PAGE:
OWASP Top 10 Security Risks – Part II

It is National Cyber Security Awareness Month and in order to bring awareness to what threatens the integrity of websites, we have started a series of posts on the OWASP top 10 security risks.

The OWASP Top 10 list consists of the 10 most seen application vulnerabilities:

  1. Injection
  2. Broken Authentication
  3. Sensitive data exposure
  4. XML External Entities (XXE)
  5. Broken Access control
  6. Security misconfigurations
  7. Cross-Site Scripting (XSS)
  8. Insecure Deserialization
  9. Using Components with known vulnerabilities
  10. Insufficient logging and monitoring

In our previous post, we explained the first two items on the OWASP Top 10 list: injection and broken authentication. Today, we are going to explore items 3 and 4: sensitive data exposure and XML External Entities (XXE).

3. Sensitive Data Exposure

Sensitive data exposure is one of the most widespread vulnerabilities. It consists of compromising data that should have been protected.

Examples of Sensitive Data

Some sensitive data that requires protection is:

  • Passwords
  • Credit card numbers
  • Credentials
  • Social Security Numbers
  • Health information
  • Personally Identifiable Information
  • Other personal information

It is vital for any organization to understand the importance of protecting users’ information and privacy. All companies should comply with their local privacy laws.

Responsible sensitive data collection and handling have become more noticeable especially after the advent of the General Data Protection Regulation (GDPR). GDPR is a new data privacy law that came into effect May 2018. It mandates how companies collect, modify, process, store, and delete personal data originating in the European Union for both residents and visitors.

There are 2 types of data:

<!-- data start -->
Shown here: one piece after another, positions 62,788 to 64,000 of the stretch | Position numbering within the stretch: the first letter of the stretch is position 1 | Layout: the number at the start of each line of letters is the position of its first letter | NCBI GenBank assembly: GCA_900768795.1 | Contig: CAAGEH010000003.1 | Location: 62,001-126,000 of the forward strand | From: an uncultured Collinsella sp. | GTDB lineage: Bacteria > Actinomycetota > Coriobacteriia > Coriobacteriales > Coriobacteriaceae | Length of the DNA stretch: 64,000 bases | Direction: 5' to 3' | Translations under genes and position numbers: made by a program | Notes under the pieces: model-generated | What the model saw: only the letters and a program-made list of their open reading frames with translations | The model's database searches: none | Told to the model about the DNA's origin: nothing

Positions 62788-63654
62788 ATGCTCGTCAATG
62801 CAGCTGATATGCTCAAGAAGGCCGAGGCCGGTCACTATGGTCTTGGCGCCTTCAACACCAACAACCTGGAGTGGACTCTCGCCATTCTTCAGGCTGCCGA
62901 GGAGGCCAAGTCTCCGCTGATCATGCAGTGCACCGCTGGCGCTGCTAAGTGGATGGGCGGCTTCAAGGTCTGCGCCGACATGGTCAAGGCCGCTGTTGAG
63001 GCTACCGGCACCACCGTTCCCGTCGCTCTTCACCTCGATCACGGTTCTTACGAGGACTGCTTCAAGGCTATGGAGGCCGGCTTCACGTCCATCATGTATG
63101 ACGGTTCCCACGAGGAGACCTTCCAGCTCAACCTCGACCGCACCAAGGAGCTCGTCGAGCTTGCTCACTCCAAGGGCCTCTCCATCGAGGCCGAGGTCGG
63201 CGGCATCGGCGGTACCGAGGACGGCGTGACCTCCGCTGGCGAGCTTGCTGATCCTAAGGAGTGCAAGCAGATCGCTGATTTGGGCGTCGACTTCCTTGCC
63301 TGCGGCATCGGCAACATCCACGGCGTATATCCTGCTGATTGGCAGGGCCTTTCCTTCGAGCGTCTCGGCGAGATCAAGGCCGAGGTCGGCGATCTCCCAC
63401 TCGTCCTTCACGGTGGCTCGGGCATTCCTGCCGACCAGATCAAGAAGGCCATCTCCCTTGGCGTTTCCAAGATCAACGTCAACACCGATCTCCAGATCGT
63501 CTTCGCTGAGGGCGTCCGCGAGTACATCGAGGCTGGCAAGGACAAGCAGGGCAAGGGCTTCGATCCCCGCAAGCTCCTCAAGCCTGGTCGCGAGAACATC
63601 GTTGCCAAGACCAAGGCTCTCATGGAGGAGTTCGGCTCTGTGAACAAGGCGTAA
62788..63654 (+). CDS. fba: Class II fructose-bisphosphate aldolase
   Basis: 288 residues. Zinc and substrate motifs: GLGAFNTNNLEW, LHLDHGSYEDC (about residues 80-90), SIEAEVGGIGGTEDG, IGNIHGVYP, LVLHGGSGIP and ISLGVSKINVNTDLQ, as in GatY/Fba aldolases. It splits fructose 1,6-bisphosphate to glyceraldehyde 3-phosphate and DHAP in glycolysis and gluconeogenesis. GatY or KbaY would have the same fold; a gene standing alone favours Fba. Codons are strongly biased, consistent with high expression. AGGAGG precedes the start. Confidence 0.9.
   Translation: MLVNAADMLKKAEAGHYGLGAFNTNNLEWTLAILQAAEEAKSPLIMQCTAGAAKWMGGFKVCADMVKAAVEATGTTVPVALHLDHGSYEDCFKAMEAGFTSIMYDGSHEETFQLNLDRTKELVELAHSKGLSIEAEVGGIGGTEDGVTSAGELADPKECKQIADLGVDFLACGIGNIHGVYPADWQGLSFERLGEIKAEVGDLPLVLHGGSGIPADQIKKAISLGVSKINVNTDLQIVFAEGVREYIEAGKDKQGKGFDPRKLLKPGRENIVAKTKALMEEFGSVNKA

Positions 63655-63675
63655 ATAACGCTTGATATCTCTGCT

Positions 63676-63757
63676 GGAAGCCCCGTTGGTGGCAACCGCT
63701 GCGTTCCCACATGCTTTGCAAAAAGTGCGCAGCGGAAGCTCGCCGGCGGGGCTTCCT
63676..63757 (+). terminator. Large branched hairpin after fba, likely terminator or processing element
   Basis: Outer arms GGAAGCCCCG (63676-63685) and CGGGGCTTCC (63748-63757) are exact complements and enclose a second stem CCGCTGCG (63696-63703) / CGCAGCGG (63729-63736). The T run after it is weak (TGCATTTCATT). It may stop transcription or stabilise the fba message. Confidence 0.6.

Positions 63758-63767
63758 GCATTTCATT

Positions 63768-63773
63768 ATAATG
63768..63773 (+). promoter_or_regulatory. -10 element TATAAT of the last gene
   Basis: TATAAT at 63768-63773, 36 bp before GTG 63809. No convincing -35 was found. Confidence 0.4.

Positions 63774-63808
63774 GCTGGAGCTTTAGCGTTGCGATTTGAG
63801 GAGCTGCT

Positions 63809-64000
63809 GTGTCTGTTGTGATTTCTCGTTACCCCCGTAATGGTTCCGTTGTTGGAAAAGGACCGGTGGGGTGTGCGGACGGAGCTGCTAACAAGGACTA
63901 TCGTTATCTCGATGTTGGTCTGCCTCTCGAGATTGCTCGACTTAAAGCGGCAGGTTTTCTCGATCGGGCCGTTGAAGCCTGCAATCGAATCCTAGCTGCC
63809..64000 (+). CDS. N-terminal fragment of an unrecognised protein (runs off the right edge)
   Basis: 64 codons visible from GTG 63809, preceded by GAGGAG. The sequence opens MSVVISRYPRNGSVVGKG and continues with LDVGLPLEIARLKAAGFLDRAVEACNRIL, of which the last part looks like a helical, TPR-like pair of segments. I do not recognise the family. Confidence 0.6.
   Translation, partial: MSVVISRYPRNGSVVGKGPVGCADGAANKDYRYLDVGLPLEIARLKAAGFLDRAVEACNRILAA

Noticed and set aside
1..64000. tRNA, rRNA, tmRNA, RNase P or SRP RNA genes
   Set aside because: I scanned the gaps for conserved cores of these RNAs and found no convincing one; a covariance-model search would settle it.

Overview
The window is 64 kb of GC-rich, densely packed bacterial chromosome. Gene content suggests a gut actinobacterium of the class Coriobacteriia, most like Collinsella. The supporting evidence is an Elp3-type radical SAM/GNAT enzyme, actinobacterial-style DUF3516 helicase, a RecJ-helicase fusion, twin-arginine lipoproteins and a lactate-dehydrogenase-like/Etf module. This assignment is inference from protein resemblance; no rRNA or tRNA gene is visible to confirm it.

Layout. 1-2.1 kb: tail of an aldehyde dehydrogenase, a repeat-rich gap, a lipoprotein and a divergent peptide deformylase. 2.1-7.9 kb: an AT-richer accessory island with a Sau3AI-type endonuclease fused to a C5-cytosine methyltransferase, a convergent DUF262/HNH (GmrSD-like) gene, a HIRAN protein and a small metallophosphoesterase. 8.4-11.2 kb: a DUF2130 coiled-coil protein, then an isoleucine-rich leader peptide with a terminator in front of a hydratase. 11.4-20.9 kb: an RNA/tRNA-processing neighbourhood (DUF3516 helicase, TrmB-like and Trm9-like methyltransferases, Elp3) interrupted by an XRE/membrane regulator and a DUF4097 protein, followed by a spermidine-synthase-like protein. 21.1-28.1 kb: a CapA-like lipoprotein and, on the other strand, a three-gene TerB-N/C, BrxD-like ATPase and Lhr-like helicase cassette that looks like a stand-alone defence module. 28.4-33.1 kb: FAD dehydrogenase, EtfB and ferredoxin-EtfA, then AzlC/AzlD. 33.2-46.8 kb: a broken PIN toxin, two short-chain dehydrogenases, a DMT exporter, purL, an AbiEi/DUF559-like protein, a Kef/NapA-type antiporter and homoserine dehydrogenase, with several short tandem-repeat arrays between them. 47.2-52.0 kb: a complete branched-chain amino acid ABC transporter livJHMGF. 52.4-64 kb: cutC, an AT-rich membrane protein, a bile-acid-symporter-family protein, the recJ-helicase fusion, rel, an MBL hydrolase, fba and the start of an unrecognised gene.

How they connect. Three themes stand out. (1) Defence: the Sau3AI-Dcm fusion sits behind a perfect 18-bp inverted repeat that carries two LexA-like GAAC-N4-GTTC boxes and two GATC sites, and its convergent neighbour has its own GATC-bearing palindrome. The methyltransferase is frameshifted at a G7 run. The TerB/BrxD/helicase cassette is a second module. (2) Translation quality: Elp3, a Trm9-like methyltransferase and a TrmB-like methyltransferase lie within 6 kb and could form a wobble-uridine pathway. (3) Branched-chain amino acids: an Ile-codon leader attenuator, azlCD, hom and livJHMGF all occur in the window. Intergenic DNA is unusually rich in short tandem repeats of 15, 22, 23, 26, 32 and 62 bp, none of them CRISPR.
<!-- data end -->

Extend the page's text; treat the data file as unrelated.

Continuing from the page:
• stored data – data at rest
  • transmitted data – data that is transmitted internally between servers, or to web browsers

Protecting Data in Transit

Both types of data should be protected. When thinking about data in transit, one way to protect it on a website is by having an SSL certificate.

SSL is the acronym for Secure Sockets Layer. It is the standard security technology for establishing an encrypted link between a web server and a browser. SSL certificates help protect the integrity of the data in transit between the host (web server or firewall) and the client (web browser).

We have created a DIY guide to help every website owner install an SSL certificate to their website. You can check out How to Install an SSL Certificate.

What Are the Risks?

According to OWASP, here are a few examples of what can happen when sensitive data is exposed:

Scenario #1: An application encrypts credit card numbers in a database using automatic database encryption. However, this data is automatically decrypted when retrieved, allowing an SQL injection flaw to retrieve credit card numbers in clear text.

Scenario #2: A site doesn’t use or enforce TLS for all pages or supports weak encryption. An attacker monitors network traffic (e.g. at an insecure wireless network), downgrades connections from HTTPS to HTTP, intercepts requests, and steals the user’s session cookie. The attacker then replays this cookie and hijacks the user’s (authenticated) session, accessing or modifying the user’s private data. Instead of the above they could alter all transported data, e.g. the recipient of a money transfer.

Scenario #3: The password database uses unsalted or simple hashes to store everyone’s passwords. A file upload flaw allows an attacker to retrieve the password database. All the unsalted hashes can be exposed with a rainbow table of pre-calculated hashes. Hashes generated by simple or fast hash functions may be cracked by GPUs, even if they were salted.

Why is Sensitive Data Exposure so Common?

Over the last few years, sensitive data exposure has been one of the most common attacks around the world. Some examples of data leaks that ended up in exposing sensitive data are:

  • The Brazilian C&A retail fashion retail clothing chain gift card platform cyberattack that happened in August 2018.
  • The Uber breach in 2016 that exposed the personal information of 57 million Uber users, as well as 600,000 drivers.
  • The Target store data breach that occurred around Thanksgiving exposing credit/debit card information and contact information of up to 110 million people.

Not encrypting sensitive data is the main reason why these attacks are still so widespread. Even encrypted data can be broken due to weak:

  • key generation process;
  • key management process;
  • algorithm usage;
  • protocol usage;
  • cipher usage;